In a negligence action, evidence that the plaintiff observed water on the floor of the men's room in his office building but proceeded to
walk across the floor and was injured when he slipped and fell on the wet tile did not require a finding of voluntary assumption of the risk and contributory negligence. [413-414]
TORT. Writ in the Superior Court dated May 21, 1969.
The action was tried before Good, J.
The case was submitted on briefs.
Abraham Newman for the plaintiff.
Thomas D. Burns & John B. Connarton, Jr., for the defendant.
KEVILLE, J. The question presented for review in this action of tort for negligence is whether the trial judge erred in allowing the defendant's motion for a directed verdict at the close of the plaintiff's evidence (Mass. R. Civ. P. 50[a], 365 Mass. 814 ), pursuant to which judgment was entered on the verdict (Mass. R. Civ. P. 58[a], 365 Mass. 826 ). The motion was based upon the plaintiff's voluntary assumption of the risk and contributory negligence. The plaintiff seeks damages for personal injury resulting from a fall on the defendant's premises. [Note 1]
We summarize the evidence most favorable to the plaintiff. The plaintiff's employer had offices on the first floor of the defendant's two-story building. On July 18, 1968, the plaintiff walked from the office along the hall to the men's room on the first floor. On the floor of the hallway in front of the men's room door he observed a puddle of water apparently formed by water running from under the door. He opened the door after carefully making his way around the puddle. He saw water running down a ramp four feet long, which was inclined from an inner door to the door opening upon the hall. He opened the inner door and entered the men's room where he observed that most of the floor was covered with water to a depth of one-eighth to one-quarter of an inch. He crossed the floor and used the urinal; his shoes were wet. As he left the men's room he opened the inner door, stepped on the wet tile of the ramp, slipped, fell and was injured.
A week earlier he had observed water on the floor of the men's room, on the ramp and in the hall. He knew that there was another men's room on the second floor of the building which he might have used. He knew that water on the tile would make it slippery. Although he knew there was danger of getting his feet "more wet," he had not thought about slipping.
Contributory negligence and voluntary assumption of the risk are closely related. The burden of proof in either aspect was on the defendant. Silver v. Cushner, 300 Mass. 583 , 586 (1938). Halley v. Hugh Nawn, Inc. 356 Mass. 28 , 30 (1969). Only in rare instances can it be ruled as matter of law that the burden has been sustained. Baldassari v. Produce Terminal Realty Corp. 361 Mass. 738 , 744-745 (1972). Mere knowledge of the danger of doing a certain act without full appreciation of the risk involved is not sufficient to preclude a plaintiff from recovery, even though there may be added to that knowledge a comprehension of some risk. See Fitzgerald v. Connecticut River Paper Co. 155 Mass. 155 , 159, 161-162 (1891); Frost v. McCarthy, 200 Mass. 445 , 447-449 (1909). Compare Breault v. Ford Motor Co. 364 Mass. 352 , 354-355 (1973). Contrast Pouliot v. Black, 341 Mass. 531 , 532-533 (1960). See also Restatement 2d: Torts, Section 496D (1965). Nor is prior knowledge that some danger exists conclusive of the negligence of one who fails to avoid it. Reagan v. Belmont, 316 Mass. 467 , 469-470 (1944). Winchester v. Solomon, 322 Mass. 7 , 11 (1947). See Griffin v. Demerjian, 350 Mass. 47 , 48 (1965).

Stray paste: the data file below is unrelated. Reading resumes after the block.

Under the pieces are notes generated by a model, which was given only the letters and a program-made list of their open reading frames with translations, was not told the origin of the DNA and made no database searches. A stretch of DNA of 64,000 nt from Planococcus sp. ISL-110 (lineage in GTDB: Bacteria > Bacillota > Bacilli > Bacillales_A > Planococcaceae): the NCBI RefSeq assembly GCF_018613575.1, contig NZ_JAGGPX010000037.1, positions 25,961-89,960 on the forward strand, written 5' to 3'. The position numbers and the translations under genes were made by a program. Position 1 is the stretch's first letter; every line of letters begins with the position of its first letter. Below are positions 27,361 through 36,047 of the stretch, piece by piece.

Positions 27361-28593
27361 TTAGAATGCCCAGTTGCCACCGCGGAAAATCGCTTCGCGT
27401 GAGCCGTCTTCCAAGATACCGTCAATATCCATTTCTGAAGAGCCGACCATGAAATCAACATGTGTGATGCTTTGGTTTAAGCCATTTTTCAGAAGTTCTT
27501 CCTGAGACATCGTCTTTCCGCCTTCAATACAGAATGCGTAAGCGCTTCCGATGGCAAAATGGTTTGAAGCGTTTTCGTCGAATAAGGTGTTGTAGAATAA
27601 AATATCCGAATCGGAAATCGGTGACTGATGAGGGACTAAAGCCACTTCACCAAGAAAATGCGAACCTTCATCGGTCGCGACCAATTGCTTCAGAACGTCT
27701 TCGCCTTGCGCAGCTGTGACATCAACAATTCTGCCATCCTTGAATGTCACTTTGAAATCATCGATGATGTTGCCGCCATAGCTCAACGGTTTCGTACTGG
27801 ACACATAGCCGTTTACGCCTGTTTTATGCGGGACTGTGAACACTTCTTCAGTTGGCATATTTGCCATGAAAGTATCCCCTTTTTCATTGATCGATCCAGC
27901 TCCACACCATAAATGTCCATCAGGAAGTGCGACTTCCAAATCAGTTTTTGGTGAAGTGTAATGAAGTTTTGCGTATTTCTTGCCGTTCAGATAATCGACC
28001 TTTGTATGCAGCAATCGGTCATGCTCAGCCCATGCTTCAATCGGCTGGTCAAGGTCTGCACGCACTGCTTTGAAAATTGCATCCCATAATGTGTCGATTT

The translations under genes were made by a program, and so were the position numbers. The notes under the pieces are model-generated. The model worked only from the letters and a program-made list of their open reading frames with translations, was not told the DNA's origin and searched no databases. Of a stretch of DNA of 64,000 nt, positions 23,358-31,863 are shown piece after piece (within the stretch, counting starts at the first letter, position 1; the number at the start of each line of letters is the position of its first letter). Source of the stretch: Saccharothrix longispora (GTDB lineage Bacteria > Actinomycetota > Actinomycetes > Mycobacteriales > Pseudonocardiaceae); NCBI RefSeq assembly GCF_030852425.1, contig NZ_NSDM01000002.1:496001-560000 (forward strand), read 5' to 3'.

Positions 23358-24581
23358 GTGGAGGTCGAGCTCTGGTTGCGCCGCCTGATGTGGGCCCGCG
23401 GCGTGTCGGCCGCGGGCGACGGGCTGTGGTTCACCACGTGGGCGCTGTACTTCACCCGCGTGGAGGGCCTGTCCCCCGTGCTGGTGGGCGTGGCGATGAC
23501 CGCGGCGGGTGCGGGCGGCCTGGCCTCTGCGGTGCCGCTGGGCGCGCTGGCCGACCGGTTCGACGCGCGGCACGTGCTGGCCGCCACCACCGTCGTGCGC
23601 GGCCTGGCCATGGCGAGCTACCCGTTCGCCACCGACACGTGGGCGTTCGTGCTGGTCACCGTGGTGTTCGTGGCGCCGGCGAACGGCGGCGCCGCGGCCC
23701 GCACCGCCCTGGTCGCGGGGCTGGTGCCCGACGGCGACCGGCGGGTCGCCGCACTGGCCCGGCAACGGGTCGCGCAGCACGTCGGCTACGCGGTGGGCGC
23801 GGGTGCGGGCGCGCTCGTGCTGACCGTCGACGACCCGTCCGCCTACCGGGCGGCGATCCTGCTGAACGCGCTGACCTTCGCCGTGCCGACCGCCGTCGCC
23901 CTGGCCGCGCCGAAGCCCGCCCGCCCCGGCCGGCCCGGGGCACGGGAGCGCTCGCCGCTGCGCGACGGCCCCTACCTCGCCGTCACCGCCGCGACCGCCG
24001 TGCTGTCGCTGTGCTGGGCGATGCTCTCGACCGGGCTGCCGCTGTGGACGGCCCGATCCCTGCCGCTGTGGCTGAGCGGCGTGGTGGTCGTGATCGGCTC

Here the plaintiff's knowledge of the presence of water on the floor and that the tile was slippery when wet was merely evidence of negligence and did not require a finding of contributory negligence as matter of law. McIlvane v. Percival, 337 Mass. 768 (1958). The question was one for the jury. See Spencer v. Bartfield, 334 Mass. 667 , 668 (1956). There was evidence from which the jury could have found that the plaintiff proceeded with due care in entering and leaving the men's room and that he acted reasonably in using that facility under the circumstances (see Scatena v. Pittsburgh & New England Trucking,
2 Mass. App. Ct. 683 , 686 ), despite his awareness of the availability of a men's room on the second floor of the building. Silver v. Cushner, supra, at 588.
The judgment is reversed, the verdict is set aside and the case is to stand for a new trial.
[Note 1] The cause of action arose prior to the effective dates of St. 1969, c. 761, and St. 1973, c. 1123, both amending G. L. c. 231, Section 85.